CNN Inference and Training with Orders-of-Magnitude Less Energy Costs: Some (Almost) Free Lunch to Enjoy

Convolutional neural networks (CNNs) have been increasingly deployed to resource-constrained edge devices, and many efforts have been made towards efficient CNN inference. While recognizing the importance of efficient inference, we are meanwhile curious about one question beyond: how to enable more energy-efficient, on-device training of CNNs? This talk will introduce our recent efforts to address this question. First, based on our past works on efficient CNN inference, we propose to reduce the energy cost of the CNN training algorithms, by dropping unnecessary computations from various aspects (data-level, layer-level, and bit-level). We achieve aggressive energy savings of 80% – 90% with negligible accuracy loss, when training state-of-the-art ResNets on CIFAR datasets from scratch, as well as when fine-tuning/adapting pre-trained models. Next, from a hardware-algorithm co-design viewpoint, we propose to trade higher-cost memory storage/access for lower-cost computation, that is applicable for improving the energy efficiency of both training and inference. The goal is achieved by enforcing a special weight re-parameterization by structured matrix decomposition, and is shown to further boost energy efficiency as measured on real devices.

Prof. Zhangyang Wang

Assistant Professor, Texas A&M University on November 22, 2019 at 11:45 AM in EB2 1230

Dr. Zhangyang (Atlas) Wang is an Assistant Professor of Computer Science and Engineering at Texas A&M University, since 2017. During 2012-2016, he was a Ph.D. student in the Electrical and Computer Engineering (ECE) Department, at the University of Illinois at Urbana-Champaign (UIUC), working with Professor Thomas S. Huang. He was a former research intern with Microsoft Research (2015), Adobe Research (2014), and US Army Research Lab (2013). Dr. Wang is broadly interested in the fields of machine learning, computer vision, optimization and their interdisciplinary applications. His latest interests focus on addressing the automation, robustness, efficiency, and privacy issues of deep learning. He has published over 80 papers (NeurIPS, ICML, ICLR, CVPR, ICCV, ECCV, etc.), 2 books and 1 chapter; has been granted 3 patents; and has received over 20 research awards and scholarships (including winning challenges in ICCV’19, CVPR’18 and ECCV’18). Dr. Wang regularly serves as tutorial speakers, workshop organizers, guest editors, area chairs, session chairs, and TPC members at leading conferences and journals. His research has been extensively supported by federal, industrial and university grants. More can be found at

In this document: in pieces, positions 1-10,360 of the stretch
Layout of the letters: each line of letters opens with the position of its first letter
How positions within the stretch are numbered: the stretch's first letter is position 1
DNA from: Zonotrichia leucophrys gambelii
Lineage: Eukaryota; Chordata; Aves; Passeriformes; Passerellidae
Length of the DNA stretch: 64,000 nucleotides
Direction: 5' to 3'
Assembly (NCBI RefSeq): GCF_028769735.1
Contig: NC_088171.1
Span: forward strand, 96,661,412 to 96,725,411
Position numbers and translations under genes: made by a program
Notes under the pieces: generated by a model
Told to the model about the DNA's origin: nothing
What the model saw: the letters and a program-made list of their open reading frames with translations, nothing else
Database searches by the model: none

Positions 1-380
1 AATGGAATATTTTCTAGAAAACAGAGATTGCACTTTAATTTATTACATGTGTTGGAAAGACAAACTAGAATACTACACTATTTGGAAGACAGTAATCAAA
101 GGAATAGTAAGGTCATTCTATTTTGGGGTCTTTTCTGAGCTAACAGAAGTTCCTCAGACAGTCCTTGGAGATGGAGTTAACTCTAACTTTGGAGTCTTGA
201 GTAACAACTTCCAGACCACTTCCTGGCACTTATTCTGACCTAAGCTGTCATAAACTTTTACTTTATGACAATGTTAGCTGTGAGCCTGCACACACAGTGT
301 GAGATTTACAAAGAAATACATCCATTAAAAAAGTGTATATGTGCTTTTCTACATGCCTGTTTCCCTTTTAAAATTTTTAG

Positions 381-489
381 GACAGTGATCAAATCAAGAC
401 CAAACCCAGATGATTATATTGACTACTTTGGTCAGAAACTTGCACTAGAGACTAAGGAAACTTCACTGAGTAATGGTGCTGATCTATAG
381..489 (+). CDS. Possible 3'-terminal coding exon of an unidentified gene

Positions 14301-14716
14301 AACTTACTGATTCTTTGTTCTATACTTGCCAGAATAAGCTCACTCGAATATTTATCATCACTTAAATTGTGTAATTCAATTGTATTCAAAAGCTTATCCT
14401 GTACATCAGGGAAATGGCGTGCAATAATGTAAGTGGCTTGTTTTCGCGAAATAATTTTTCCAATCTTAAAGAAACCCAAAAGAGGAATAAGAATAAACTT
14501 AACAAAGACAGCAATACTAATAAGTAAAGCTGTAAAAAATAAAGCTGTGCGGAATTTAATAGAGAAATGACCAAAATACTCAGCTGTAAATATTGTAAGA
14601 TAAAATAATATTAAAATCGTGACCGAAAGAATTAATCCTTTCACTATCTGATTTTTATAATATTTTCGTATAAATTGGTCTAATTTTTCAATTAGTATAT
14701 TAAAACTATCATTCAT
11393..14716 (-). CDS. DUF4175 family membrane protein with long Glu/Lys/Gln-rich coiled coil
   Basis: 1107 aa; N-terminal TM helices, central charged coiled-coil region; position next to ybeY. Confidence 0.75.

Interdisciplinary Distinguished Seminar Series

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